Nebraska (15)

Directed by Alexander Payne
FACT, Liverpool
From 6th December 2013

Reviewed by Colin Serjent

"Increased inequality pose a fundamental threat to the American dream, our way of life and what we stand for around the globe." Barack Obama in a speech delivered on 4 December 2013.

There was no indication of the American dream in this film, more like the American nightmare.

Set in the Mid West of the States the film is shot in an arresting widescreen melancholic monochrome, appropriately enough given its subject matter.

There is little optimism in this part of the world, where the recession has really kicked in and left folks with little future to look forward to.

But grizzled old-timer Woody Grant, impressively played by 77-year-old Bruce Dern, he of Silent Running fame and a welter of other movies, proves the exception, even if he is completely misguided.

He thinks he has won $1m in a magazine marketing competition, and although family and friends try to tell him it is a complete scam, he refuses to pay heed to them. It gives him hope in what is a befuddled wreck of a life.

Pigheaded Woody will claim his prize in Lincoln, the capital of Nebraska, no matter what they say.

His son David (Will Forte) finally agrees to drive him there, with the film depicting their encounters with people his dad used to know in times past when he lived in Hawthorne near Lincoln.

There are some acutely observed scenes along the way, particularly when they visit Mount Rushmore, the bar Woody used to frequent, his old workplace and notably when, along with his wife, they visited a cemetery to pay respects to former friends and colleagues.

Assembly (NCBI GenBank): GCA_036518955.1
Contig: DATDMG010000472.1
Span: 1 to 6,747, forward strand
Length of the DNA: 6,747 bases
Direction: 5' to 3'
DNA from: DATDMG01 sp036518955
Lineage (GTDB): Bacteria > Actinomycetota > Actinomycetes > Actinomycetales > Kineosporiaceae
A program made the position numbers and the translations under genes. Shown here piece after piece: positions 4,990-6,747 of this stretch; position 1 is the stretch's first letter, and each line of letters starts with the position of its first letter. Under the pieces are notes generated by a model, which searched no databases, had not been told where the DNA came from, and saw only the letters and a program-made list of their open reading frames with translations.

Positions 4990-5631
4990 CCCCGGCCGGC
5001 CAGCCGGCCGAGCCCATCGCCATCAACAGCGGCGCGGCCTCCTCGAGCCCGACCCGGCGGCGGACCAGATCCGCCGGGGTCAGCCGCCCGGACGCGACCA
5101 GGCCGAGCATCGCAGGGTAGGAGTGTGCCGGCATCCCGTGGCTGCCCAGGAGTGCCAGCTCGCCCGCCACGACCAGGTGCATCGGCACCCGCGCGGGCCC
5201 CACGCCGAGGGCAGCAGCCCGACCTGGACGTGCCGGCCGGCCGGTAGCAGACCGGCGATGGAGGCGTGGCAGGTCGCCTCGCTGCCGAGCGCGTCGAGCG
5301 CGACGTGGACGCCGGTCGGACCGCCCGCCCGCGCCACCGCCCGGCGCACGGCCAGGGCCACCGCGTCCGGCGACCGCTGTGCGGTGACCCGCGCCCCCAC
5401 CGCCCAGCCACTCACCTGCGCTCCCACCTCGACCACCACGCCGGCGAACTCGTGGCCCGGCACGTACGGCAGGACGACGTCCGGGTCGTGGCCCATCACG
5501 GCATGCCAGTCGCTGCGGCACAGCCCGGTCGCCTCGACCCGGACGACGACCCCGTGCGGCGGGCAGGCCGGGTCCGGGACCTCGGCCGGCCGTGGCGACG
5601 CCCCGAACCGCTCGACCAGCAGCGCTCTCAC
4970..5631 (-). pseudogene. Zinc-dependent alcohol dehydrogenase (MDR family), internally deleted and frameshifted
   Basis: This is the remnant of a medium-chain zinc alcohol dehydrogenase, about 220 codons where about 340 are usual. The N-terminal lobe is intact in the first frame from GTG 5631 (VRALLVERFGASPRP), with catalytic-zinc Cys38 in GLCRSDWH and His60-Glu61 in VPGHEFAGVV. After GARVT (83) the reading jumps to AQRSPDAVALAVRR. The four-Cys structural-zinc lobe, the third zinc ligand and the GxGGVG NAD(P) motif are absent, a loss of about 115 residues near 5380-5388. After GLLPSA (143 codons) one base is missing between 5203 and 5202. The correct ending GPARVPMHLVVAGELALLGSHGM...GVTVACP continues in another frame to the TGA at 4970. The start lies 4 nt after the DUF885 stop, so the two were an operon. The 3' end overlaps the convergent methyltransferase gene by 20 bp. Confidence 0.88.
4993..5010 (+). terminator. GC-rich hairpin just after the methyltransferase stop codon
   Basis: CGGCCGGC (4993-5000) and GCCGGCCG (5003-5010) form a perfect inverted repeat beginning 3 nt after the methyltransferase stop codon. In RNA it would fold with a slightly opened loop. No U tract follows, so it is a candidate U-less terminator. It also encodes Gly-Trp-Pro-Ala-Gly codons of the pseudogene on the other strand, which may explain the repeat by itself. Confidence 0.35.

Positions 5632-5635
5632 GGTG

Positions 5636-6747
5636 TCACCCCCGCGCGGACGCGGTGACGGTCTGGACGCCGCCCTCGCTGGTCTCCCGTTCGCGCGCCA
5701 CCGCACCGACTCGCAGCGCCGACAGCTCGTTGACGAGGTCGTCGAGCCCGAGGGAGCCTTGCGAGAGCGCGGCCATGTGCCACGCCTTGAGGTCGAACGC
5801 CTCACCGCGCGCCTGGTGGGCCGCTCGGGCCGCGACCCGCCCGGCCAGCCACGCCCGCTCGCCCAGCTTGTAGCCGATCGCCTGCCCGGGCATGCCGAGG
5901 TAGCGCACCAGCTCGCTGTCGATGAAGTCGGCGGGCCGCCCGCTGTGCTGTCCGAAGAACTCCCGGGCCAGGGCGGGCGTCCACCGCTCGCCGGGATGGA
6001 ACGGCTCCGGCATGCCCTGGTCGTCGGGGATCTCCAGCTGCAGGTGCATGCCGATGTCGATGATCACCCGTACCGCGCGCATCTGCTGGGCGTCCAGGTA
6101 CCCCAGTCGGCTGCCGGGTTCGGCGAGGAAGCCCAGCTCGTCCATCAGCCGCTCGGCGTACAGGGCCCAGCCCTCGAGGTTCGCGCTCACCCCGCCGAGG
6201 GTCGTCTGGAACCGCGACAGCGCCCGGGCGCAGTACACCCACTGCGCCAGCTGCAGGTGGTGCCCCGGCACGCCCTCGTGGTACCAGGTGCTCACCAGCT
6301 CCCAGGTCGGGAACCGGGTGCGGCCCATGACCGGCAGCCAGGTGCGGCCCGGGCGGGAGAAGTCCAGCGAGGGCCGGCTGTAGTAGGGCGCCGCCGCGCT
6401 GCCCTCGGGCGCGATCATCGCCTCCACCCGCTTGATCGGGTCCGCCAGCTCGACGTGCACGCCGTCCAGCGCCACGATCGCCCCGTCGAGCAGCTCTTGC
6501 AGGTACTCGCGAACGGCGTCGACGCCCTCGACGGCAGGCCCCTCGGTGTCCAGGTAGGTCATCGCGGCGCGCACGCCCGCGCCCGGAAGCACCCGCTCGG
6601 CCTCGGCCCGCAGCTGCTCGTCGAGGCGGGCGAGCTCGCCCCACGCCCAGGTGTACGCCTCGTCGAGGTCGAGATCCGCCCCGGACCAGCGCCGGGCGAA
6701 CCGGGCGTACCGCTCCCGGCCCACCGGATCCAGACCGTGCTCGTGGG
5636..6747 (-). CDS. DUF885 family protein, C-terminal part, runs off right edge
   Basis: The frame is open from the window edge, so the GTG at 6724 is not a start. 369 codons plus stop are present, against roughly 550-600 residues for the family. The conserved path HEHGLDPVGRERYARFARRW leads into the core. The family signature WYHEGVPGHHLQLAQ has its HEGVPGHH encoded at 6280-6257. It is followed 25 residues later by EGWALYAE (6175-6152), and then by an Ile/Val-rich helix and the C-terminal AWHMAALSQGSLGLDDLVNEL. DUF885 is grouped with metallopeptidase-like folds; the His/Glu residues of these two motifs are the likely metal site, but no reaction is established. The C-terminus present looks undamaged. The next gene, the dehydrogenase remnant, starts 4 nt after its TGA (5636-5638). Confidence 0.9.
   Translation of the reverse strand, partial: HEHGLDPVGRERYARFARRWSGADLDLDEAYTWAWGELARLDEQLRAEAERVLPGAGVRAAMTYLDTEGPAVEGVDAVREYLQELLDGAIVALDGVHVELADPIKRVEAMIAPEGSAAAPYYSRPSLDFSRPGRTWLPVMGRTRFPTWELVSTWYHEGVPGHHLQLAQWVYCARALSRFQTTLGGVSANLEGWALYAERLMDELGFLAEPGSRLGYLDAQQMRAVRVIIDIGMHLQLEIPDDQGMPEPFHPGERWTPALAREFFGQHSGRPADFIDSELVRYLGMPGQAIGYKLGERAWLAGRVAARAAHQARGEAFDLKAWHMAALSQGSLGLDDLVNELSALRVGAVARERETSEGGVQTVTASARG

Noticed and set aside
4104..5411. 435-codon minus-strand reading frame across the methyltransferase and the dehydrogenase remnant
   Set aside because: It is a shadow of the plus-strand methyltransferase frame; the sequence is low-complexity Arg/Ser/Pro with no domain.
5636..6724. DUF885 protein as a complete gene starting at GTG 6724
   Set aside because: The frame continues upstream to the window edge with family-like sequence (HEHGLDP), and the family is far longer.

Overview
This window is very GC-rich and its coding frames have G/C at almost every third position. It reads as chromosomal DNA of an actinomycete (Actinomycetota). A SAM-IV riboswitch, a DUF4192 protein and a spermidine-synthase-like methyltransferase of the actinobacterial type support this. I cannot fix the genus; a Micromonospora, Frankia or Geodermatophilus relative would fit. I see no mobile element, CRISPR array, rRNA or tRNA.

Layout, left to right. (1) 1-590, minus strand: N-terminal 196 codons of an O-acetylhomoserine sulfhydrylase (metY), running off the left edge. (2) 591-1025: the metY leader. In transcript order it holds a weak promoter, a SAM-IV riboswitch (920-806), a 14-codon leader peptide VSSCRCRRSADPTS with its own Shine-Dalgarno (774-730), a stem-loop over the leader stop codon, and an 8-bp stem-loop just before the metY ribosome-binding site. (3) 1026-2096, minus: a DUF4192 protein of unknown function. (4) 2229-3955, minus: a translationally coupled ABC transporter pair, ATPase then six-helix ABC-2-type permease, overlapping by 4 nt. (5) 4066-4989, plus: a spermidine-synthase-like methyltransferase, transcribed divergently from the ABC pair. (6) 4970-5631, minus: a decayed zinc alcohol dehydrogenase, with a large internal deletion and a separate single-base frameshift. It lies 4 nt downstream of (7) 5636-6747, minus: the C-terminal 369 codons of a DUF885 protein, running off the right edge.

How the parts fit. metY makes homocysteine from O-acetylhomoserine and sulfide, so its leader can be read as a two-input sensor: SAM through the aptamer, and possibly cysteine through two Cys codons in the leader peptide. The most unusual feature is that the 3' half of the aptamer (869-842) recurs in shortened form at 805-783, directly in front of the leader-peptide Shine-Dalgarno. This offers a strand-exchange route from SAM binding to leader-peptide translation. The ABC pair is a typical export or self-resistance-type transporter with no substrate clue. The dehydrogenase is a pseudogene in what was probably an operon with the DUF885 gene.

But his missus, Kate Grant (June Squibb), a cantankerous, battle-axe of a woman, appals her son with her bitter memories of some of the people lying in the earth. He can't believe his eyes when she lifts the front of her skirt to her waist and bawls at one of the plots "Look what you missed!"

Squibb is the stand out performer among the many virtuoso performances on show in the film.

Special mention also goes to Stacy Keach, in the role of the slimeball Ed Pegram, who makes out he is devoted to Woody but only wants a slice of his money. It's hard to believe but Keach once appeared in a Cheech And Chong film!

Despite a lot of Nebraska being shot in the open countryside - there are several alluring landscape shots - there is an all pervasive feeling of suffocation. These people, despite travelling many hundreds of miles cannot release the shackles which entrap them. They, along with the others they encounter along the way, are trapped in their insignificant lives....... So much for the dream!

Mores the pity the track by God Speed You Black Emperor 'The Dead Flag Blues' was not part of the soundtrack. How apt it would have been to have included it.

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Comment left by Colin Serjent on 3rd January, 2014 at 14:14
Nebraska was processed in grainy black and white (the crisp digital image has been degraded to approximate arcane monochrome celluloid).